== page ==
Although I shared many of my recipes when I first started this blog, I don't do it often enough. One of the reasons is my method of cooking is difficult to explain for someone else to duplicate. Best way I can describe it . . . I just throw stuff together and don't measure anything.
Then there is the problem of taking good photos of the process! Truth is . . . it is not a pretty process when either The Captain or I cook, although it is a much neater process when we work together, as we often do. With that said . . . I'm going to make an effort to start taking photos when we cook and share more of our own recipes or variations of recipes that I post.
Anyway . . . here is how I make what I call Cuban Fried Rice.
It is rarely the same every time since it depends on what I have in the fridge, so use my method as a starting point and use what you like or have in the fridge.
Almost everything in this meal were leftovers. We had a thick cut pork chop and some of a wild rice mix left over from the night before.
I hate throwing food away and try to use it for another meal.
Saute two diced onions and minced garlic with a little olive oil . . . seasoned with cumin and cayenne pepper. (If I have them on hand, I always add whatever type of peppers I have. I use one or two depending on what I have.)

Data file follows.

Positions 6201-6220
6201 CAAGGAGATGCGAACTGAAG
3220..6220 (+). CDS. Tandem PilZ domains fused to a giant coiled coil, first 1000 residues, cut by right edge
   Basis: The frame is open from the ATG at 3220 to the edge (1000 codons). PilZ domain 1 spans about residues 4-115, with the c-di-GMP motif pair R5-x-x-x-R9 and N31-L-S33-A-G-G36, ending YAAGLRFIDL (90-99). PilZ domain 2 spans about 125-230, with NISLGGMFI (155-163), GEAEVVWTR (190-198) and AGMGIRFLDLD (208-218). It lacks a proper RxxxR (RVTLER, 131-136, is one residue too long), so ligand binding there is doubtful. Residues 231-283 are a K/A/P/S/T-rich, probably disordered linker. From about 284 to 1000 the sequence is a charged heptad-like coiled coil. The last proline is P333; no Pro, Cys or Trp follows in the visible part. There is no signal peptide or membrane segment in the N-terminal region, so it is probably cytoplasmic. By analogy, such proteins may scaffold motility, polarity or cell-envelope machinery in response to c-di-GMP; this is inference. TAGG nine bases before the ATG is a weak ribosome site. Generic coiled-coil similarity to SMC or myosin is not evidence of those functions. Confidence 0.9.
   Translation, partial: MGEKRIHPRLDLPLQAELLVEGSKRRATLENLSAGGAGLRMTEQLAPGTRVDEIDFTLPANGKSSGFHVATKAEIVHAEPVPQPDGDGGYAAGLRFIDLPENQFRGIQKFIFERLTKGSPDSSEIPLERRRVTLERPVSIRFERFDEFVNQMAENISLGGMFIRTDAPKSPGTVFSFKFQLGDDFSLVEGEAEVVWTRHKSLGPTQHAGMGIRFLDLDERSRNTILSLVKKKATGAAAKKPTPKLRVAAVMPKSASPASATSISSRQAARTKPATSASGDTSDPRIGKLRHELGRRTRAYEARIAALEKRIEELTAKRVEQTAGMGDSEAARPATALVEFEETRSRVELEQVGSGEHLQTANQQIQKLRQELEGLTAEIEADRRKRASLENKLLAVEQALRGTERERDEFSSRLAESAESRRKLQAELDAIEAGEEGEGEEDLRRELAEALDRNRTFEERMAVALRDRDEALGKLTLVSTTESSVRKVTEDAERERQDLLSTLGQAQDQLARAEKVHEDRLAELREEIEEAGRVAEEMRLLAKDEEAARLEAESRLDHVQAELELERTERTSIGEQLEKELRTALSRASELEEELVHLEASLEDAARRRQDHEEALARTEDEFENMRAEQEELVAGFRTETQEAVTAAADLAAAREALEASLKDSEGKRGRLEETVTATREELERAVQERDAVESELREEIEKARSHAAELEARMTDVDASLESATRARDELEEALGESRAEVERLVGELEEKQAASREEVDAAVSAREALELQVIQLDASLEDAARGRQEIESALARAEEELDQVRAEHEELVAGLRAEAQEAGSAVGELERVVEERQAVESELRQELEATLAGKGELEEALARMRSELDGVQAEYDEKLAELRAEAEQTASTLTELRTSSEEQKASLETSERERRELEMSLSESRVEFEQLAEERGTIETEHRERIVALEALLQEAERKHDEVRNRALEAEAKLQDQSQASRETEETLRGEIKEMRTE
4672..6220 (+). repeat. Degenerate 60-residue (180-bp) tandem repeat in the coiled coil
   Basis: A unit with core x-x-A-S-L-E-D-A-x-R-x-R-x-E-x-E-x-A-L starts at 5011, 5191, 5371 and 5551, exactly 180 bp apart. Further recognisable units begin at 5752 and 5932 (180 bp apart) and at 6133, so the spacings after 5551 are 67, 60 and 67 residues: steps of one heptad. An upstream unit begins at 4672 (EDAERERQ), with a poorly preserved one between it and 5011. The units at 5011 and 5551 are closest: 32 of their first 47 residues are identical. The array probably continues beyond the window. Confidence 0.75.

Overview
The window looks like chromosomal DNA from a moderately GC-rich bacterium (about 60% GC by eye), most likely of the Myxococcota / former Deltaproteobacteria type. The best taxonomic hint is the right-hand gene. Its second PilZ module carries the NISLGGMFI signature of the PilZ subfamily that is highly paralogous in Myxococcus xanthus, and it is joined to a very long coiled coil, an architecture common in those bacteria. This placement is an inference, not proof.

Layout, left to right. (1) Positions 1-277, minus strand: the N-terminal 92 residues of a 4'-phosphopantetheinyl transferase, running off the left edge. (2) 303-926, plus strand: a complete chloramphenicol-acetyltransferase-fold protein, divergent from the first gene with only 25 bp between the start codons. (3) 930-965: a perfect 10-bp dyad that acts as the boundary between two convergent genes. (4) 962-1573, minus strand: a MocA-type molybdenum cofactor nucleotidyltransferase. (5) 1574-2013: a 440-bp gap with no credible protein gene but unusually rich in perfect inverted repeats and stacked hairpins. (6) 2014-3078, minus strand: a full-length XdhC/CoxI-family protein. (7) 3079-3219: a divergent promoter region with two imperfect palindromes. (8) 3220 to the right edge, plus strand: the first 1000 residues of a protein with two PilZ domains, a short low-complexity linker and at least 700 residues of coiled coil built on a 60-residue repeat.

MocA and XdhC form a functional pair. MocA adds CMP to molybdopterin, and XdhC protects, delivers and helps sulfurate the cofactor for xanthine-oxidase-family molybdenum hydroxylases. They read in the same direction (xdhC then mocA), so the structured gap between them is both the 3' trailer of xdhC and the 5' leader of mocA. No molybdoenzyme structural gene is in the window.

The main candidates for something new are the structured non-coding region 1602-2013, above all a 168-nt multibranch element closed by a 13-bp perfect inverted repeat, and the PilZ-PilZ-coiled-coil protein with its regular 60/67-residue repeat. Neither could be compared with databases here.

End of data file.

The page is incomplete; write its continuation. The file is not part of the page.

I didn't have quite enough meat from the left over pork chop, so I put in a frozen chicken breast in with the onion and garlic in the pan.
When the chicken is thoroughly cooked and the onions caramelized, cut into bite sized pieces and add the pork chop cut into thin strips. Let them cook a bit (15-20 minutes) so the flavors blend.
Add the rice and a can of peas to the pan and stir well to blend all the ingredients together. Turn the heat down to low, put a lid on the pan and let it simmer for about 15 minutes.
I'm not in a hurry when I cook. Each step blends the flavors together . . . taste as you go along! The first step, caramelizing the onions and garlic with the seasonings, is the most important step since it is the flavor base of your meal. Latinos call this a "sofrito."
Usually I will turn the heat down and walk away from it between adding ingredients. An important point to mention is that I strictly use stainless steel cookware which holds the heat well and will not burn your food if you don't cook on really high heat. Sometimes I even turn the burner off for the last step as long as I keep the lid on the pan.
I bought my set of cookware back when I was in high school! A good set of cookware is an awesome investment since they will last forever.
This is the style of cooking I learned from my Nana and it really does make cooking a meal a joyous thing . . . or maybe I was just a born foodie and naturally enjoy it!
I have so many variations for my "fried rice" . . . it is awesome with shrimp or fish too. The vegetable and rice variations are endless! It is fun to experiment with cooking :)
Hope my instructions made sense! Feel free to ask questions through comments.